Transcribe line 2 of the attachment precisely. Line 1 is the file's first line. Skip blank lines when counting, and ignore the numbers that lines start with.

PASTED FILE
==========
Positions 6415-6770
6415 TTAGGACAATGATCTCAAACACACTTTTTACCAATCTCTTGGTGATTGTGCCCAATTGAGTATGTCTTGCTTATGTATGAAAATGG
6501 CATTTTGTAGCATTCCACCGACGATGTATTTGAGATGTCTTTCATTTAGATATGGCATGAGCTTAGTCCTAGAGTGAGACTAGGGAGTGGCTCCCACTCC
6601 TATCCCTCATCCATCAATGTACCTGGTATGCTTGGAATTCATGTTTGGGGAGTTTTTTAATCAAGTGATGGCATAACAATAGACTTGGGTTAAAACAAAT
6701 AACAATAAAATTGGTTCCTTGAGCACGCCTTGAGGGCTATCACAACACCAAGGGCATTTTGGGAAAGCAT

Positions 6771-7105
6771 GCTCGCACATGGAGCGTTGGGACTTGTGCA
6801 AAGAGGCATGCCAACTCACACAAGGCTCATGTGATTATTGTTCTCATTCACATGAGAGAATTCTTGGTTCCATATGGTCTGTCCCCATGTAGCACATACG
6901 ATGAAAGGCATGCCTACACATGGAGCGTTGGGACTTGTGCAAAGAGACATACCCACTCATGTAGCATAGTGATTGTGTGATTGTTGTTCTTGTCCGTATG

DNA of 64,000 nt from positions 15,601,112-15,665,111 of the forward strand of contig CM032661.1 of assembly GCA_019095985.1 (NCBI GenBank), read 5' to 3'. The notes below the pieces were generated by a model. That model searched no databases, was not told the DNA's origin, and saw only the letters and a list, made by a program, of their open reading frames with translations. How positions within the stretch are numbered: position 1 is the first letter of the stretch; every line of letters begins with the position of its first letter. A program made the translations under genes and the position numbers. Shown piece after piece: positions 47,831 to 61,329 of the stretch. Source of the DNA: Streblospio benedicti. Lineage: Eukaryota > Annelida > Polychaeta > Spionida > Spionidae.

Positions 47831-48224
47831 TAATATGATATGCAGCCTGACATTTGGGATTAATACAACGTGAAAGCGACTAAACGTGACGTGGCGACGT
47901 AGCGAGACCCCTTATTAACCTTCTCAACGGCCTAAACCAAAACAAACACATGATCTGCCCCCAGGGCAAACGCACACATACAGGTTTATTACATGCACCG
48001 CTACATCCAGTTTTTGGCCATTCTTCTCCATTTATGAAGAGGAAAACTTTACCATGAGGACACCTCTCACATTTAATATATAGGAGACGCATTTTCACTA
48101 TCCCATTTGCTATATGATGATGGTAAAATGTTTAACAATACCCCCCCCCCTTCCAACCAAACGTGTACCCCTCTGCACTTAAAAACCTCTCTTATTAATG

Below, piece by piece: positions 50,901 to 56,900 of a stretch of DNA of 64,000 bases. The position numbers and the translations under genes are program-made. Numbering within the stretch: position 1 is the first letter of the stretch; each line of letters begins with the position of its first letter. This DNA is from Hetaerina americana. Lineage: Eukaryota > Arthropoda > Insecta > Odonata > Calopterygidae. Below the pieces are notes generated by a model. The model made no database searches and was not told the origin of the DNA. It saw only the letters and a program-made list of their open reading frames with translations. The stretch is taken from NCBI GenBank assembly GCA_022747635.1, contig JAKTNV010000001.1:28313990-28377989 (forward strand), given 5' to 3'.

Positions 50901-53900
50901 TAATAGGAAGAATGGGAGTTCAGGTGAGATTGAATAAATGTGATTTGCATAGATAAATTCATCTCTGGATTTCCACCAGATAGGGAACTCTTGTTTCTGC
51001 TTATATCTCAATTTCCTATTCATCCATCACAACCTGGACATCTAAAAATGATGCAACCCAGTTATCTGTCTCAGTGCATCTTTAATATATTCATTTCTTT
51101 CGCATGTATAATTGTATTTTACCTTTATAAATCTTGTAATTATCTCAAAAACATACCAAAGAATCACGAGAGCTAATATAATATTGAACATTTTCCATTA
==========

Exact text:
6415 TTAGGACAATGATCTCAAACACACTTTTTACCAATCTCTTGGTGATTGTGCCCAATTGAGTATGTCTTGCTTATGTATGAAAATGG